David Greene of the University of Georgia notched more victories during his four years as a starter than any quarterback in NCAA history and that fact has not gone unnoticed by the coaches and scouts here. "In the interviews, teams have asked me about it, what it all means to me," said Greene on Friday afternoon. "To tell the truth, it means more to me than anything else I could have ever accomplished in football. That's because it's a team thing, not a 'me' thing. It means I played four years with great guys. I certainly didn't win those games by myself." Greene is an interesting prospect, a passer with good touch, arm strength and the kind of size (measured at 6-feet-3½ and 226 pounds on Friday) most teams covet. He is one of the players competing for the No. 3 quarterback spot behind Aaron Rodgers of California and Alex Smith of Utah, and scouts talk at length about Greene's toughness and leadership skills. One quarterbacks coach from an AFC team that is smitten with Greene recalled how the Georgia star came off the bench in the 2004 season finale against Georgia Tech, to secure a victory, even though he had broken the thumb on his passing hand. "It's not so much that he exudes confidence, but that he makes the people around him so much more confident," said the coach.
Sometimes you get so caught up in football-talk with prospects that you miss some of the more compelling elements of their lives, and that was the case on Thursday in the group interview with Jason Brown, the standout North Carolina center. One of the more articulate players to step to the interview podium in the first couple days here, Brown spoke at length, and in great detail about the nuances of the position. But what no one in the media asked him about was the death of his older brother, Army specialist Lunsford Bernard Brown II, in Iraq last year. "Hey, I'm sure a lot of people simply didn't know the story," said Brown. "It wasn't a lack of sensitivity on anyone's part. We just didn't get into it, that's all. But, sure, it's something you never prepare for and never get over. I know that sounds (trite), but it's just the truth. All I can do now is use every day of my life to honor his." A truck driver in the Army, Lunsford Brown saved the life of an Iraqi boy who was drowning in a shallow pond before he was killed. He left behind a wife and a baby daughter he had never seen.
Offensive tackle Alex Barron of Florida State, whom many agree is the top prospect at his position, certainly didn't hurt his stock here in the Cybex test. The Cybex, which mechanically measures leg strength, is one of the most dreaded tests here, and usually leaves players drained. While the exact number wasn't divulged, two scouts confirmed that Barron broke the unofficial combine record on the Cybex machine during a Thursday workout. As for the top player in terms of the standard 225-pound bench press, the early leader is offensive lineman Scott Young of BYU, who performed 44 repetitions. That tied the combine record established last year by defensive lineman Isaac Sopoaga, who was chosen by the San Francisco 49ers in the fourth round.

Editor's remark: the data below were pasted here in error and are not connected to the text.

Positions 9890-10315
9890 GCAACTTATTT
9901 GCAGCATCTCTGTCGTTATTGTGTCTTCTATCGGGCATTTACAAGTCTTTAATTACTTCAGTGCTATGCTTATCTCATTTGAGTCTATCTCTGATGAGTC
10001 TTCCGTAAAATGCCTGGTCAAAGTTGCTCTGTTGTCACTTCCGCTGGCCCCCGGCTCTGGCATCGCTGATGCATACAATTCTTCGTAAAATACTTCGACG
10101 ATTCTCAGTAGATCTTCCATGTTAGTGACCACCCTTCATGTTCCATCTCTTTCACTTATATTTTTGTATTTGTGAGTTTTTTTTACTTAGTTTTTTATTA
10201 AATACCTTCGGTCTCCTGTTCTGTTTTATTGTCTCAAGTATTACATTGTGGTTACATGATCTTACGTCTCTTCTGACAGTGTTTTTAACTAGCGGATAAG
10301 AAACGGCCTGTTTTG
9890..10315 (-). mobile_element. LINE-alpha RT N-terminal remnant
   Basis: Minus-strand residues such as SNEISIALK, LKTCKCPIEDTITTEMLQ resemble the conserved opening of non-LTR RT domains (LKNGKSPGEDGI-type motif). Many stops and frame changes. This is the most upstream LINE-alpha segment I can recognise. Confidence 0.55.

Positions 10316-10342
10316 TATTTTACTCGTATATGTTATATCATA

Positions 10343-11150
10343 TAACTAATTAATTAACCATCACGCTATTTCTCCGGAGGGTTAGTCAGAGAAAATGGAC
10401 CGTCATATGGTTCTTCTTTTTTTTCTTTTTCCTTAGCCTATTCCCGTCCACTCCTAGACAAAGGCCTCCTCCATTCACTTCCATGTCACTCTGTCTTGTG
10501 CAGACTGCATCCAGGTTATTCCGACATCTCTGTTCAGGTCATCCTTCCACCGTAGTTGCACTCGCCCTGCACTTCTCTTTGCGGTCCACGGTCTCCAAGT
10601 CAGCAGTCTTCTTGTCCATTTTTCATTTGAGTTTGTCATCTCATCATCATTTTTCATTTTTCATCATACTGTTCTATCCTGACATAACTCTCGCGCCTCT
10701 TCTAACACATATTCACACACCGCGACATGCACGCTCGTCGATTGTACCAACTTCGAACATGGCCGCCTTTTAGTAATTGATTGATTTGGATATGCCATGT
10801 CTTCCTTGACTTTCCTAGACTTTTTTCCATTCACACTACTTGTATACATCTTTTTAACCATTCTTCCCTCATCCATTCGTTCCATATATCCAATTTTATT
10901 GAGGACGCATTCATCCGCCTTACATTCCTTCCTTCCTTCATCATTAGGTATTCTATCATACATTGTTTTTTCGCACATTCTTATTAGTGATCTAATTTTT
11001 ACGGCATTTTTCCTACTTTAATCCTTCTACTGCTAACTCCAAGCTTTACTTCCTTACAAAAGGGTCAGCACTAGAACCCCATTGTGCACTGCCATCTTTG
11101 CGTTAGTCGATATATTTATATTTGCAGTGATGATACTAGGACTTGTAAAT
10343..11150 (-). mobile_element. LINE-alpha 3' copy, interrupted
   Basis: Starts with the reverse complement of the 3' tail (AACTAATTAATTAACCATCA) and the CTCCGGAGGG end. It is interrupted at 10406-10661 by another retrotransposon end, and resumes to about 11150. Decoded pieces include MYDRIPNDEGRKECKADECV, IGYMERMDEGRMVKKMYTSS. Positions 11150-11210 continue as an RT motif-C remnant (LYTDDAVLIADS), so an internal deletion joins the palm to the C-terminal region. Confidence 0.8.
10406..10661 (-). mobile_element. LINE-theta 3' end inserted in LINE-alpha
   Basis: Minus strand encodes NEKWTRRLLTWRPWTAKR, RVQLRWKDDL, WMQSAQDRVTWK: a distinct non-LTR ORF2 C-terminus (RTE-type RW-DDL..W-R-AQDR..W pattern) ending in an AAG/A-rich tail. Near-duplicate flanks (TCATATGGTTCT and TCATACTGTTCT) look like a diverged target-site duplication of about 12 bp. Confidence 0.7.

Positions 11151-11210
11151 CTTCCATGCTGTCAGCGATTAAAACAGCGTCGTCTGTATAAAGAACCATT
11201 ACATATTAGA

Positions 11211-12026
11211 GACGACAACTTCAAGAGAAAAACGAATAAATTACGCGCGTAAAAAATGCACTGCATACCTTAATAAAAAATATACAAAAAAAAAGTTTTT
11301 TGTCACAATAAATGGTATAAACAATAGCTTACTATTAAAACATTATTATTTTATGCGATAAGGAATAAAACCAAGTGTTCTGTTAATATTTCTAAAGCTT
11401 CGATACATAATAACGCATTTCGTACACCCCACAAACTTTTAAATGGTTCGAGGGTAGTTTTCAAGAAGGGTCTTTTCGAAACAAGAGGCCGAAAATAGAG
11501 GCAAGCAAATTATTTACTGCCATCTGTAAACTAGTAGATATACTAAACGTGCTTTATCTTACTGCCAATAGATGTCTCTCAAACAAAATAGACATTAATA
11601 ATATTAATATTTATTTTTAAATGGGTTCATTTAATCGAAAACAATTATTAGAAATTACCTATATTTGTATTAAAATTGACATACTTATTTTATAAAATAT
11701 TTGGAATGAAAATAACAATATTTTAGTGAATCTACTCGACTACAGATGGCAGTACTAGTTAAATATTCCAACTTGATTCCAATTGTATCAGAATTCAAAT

It took Oklahoma quarterback and 2003 Heisman Trophy winner Jason White more than five hours Thursday to get through his physical examination. The reason: White suffered a pair of anterior cruciate ligament tears during his career with the Sooners, one to each knee, and he was poked and prodded by the lead orthopedists for all 32 teams. "You guys are asking me questions about my speed and my arm strength and where I think I'll be drafted," said White. "That stuff's easy compared to all the questions I've just been asked about my knees. I think they put me through every test known to man to measure the stability of my knees. Heck, they haven't been a problem for a while now." Unlike many of the quarterbacks here, White will participate in the Sunday passing drills. Basically, given the concerns about his arm strength, White figures he has no choice. "But even without all the whispers," said White, "I think I'd still do it. I see this as my job audition. It's my interview for the job I want to spend the next 10 or 12 years doing. So I'm not going to duck anything they ask me to do."
Braylon Edwards of Michigan, universally regarded as one of the premier wideout prospects, has been the subject of much speculation that he will be chosen by Chicago with the fourth overall choice in the draft. If that's the case, Edwards said, it's fine with him. Said the Wolverines star: "I'm basically a walking sports encyclopedia, so I know all about the history of the Chicago Bears. It would be an honor to play for an historic franchise like that. Of course, it all depends on the Bears people, doesn't it? But if you're talking to them, tell them I'm all for it." Edwards said that, even for a young wideout, it is important to go to a team still confident that you can be The Man in the passing game. He cited the rookie performances in 2004 of first-rounders such as Michael Clayton of Tampa Bay and Arizona's Larry Fitzgerald. "I'm sure neither of those guys went to their teams thinking, 'OK, I'm going to take a back seat now.' You have to prepare like it's the NFL, the highest level of the game, but also have to prepare as if you're still going to be a guy who makes plays."
One little-known wide receiver prospect who definitely has created a curiosity factor here is Larry Brackens of Pearl River (Miss.) Junior College. We weren't able to get Brackens' height and weight, but he is a long and pretty well-defined wideout who never played at a big-time college. Scouts are anxious to see how he handles himself in the company of big-school wideouts.
The last word
"Money management. Or, I guess, more like actually having some money to manage." -- Texas tailback Cedric Benson on his biggest off-field priority after the draft.
Len Pasquarelli is a senior NFL writer for ESPN.com. To check out Len's chat archive, click here.